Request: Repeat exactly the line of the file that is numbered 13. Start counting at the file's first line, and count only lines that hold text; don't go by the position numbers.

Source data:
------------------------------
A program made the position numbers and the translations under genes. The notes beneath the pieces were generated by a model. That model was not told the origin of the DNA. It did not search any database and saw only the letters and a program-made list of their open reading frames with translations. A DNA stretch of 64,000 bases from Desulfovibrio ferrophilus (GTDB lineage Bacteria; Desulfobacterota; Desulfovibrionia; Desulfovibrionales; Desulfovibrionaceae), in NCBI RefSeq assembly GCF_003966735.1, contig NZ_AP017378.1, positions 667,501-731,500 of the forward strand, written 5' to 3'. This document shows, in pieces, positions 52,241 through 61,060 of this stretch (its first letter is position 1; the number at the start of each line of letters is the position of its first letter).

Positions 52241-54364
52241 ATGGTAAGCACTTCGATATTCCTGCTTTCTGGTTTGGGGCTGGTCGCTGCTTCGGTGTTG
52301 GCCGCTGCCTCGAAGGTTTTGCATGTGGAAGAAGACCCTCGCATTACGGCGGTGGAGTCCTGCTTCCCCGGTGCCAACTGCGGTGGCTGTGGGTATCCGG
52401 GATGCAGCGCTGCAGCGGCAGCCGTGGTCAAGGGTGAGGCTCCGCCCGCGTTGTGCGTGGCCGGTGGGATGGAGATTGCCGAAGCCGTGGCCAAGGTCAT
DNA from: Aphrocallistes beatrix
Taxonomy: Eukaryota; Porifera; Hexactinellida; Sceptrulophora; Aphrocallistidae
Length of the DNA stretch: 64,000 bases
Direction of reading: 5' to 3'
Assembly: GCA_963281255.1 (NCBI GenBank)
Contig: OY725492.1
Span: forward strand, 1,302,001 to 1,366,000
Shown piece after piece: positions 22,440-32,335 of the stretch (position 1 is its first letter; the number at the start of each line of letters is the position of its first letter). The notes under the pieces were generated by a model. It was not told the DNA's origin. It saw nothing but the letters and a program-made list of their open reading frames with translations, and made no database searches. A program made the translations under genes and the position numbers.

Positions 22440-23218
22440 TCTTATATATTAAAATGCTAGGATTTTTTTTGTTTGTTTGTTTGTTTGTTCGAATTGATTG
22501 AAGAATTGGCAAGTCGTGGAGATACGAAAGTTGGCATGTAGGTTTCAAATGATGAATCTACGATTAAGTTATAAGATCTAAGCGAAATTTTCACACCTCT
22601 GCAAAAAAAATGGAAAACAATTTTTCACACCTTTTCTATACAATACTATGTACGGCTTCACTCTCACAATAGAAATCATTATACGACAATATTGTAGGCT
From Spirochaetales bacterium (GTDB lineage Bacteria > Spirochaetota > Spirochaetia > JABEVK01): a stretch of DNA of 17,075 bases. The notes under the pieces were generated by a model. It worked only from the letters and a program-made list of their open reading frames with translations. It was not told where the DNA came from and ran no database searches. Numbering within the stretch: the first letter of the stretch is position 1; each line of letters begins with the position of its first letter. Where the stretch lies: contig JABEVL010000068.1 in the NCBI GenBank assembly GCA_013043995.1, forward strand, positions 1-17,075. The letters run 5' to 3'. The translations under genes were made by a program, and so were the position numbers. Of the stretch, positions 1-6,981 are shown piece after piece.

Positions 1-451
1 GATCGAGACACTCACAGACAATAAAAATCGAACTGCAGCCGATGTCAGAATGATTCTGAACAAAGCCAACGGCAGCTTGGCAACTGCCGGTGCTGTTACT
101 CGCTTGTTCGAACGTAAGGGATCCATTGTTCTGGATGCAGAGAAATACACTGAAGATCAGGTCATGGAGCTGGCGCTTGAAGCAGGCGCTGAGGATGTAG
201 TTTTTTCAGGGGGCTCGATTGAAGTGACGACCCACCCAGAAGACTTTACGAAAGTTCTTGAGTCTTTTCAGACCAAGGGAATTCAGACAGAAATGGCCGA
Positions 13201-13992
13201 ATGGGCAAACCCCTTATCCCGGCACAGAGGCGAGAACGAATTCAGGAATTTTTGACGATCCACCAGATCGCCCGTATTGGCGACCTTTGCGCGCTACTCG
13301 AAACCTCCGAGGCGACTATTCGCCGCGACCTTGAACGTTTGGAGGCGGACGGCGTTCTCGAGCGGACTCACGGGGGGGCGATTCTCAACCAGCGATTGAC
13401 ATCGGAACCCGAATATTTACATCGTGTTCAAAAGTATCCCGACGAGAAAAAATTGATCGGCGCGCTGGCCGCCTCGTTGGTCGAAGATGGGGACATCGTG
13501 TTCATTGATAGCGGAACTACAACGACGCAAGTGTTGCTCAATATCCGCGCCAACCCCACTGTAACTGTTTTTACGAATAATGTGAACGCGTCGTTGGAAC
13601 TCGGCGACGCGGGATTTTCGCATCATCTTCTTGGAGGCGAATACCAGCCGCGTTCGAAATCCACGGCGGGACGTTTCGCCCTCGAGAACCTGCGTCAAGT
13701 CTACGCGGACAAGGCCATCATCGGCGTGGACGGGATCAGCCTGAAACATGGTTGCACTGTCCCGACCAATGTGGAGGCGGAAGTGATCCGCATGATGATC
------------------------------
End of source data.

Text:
Shown piece after piece: positions 22,440-32,335 of the stretch (position 1 is its first letter; the number at the start of each line of letters is the position of its first letter). The notes under the pieces were generated by a model. It was not told the DNA's origin. It saw nothing but the letters and a program-made list of their open reading frames with translations, and made no database searches. A program made the translations under genes and the position numbers.